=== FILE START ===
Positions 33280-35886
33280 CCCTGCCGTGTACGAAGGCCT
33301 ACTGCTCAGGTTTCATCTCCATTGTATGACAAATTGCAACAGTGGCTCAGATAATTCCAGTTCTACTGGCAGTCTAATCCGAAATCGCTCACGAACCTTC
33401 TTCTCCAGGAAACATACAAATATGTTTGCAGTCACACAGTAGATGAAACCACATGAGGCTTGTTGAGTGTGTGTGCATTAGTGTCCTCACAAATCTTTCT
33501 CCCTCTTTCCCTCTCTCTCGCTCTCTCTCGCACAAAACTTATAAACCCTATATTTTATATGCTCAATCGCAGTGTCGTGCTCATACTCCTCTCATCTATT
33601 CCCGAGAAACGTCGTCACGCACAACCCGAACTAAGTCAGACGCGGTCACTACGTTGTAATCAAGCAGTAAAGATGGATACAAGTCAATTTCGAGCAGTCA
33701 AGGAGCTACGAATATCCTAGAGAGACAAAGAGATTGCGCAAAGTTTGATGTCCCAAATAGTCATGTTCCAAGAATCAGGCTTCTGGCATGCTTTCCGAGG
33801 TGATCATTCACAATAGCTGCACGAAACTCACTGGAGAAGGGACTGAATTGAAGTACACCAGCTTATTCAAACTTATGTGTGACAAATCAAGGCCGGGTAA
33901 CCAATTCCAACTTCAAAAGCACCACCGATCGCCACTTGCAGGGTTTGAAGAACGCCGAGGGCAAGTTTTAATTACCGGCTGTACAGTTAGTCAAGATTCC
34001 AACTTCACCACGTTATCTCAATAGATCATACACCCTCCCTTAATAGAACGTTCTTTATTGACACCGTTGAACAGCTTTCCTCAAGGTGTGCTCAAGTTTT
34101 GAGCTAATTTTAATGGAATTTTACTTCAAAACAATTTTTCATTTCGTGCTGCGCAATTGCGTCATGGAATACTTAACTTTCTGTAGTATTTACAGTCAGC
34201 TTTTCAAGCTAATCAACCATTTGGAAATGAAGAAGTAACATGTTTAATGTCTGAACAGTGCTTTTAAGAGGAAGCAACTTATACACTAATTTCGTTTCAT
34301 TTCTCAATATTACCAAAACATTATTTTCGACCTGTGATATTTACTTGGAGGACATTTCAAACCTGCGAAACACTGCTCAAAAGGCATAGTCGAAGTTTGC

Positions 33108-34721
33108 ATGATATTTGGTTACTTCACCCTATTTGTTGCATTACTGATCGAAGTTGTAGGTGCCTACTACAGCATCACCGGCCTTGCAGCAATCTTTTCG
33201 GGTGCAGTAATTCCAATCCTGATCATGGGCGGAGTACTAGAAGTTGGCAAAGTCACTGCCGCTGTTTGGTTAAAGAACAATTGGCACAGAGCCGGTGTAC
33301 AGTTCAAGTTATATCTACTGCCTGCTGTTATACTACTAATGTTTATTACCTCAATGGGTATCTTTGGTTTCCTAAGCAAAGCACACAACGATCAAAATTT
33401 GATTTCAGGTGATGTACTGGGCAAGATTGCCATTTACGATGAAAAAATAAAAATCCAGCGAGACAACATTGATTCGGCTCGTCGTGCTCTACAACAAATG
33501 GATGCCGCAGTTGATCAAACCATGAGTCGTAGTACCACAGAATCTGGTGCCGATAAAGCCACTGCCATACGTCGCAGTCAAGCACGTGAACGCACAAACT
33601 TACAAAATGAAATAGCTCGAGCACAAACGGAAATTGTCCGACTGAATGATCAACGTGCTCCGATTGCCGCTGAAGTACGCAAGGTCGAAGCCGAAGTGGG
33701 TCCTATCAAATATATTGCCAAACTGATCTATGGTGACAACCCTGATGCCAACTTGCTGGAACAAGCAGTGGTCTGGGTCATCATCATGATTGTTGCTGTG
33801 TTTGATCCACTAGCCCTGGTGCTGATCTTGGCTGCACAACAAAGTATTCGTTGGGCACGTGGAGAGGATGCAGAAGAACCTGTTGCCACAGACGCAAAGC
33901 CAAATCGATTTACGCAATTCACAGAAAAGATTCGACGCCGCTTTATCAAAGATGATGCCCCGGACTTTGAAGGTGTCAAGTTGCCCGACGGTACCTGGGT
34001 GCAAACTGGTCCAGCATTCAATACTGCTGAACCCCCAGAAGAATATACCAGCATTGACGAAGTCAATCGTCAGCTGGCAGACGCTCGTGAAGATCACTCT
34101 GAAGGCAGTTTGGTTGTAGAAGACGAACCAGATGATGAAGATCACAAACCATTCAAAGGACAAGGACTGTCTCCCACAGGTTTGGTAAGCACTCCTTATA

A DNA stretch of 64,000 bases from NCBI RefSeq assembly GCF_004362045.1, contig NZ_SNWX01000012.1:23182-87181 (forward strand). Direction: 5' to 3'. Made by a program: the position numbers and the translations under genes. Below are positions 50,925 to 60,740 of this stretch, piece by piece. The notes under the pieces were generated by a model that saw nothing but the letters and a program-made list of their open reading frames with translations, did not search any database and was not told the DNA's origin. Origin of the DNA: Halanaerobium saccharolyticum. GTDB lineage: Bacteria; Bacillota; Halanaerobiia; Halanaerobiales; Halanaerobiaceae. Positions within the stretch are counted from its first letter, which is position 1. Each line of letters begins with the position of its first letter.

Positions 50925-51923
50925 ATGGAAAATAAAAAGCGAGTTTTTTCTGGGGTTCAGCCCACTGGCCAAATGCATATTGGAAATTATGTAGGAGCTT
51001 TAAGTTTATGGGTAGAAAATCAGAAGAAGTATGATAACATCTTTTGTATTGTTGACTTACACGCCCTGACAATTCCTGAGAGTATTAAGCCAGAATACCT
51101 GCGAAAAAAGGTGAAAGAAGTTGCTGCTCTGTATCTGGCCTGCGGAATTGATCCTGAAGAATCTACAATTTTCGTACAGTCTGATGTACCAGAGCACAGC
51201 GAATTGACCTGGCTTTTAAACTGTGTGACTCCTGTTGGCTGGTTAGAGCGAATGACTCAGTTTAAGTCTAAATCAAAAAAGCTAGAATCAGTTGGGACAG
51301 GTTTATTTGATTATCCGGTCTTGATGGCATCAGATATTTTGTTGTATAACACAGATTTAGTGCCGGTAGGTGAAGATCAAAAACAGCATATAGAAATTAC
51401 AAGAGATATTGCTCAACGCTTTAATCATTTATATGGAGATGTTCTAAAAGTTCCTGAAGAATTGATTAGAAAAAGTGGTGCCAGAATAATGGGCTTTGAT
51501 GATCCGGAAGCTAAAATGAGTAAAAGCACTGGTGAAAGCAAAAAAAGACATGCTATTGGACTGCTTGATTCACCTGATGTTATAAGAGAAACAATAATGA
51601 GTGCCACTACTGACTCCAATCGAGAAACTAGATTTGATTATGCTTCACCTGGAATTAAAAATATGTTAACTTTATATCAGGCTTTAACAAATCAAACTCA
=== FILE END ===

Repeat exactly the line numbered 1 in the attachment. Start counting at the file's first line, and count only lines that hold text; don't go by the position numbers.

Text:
Positions 33280-35886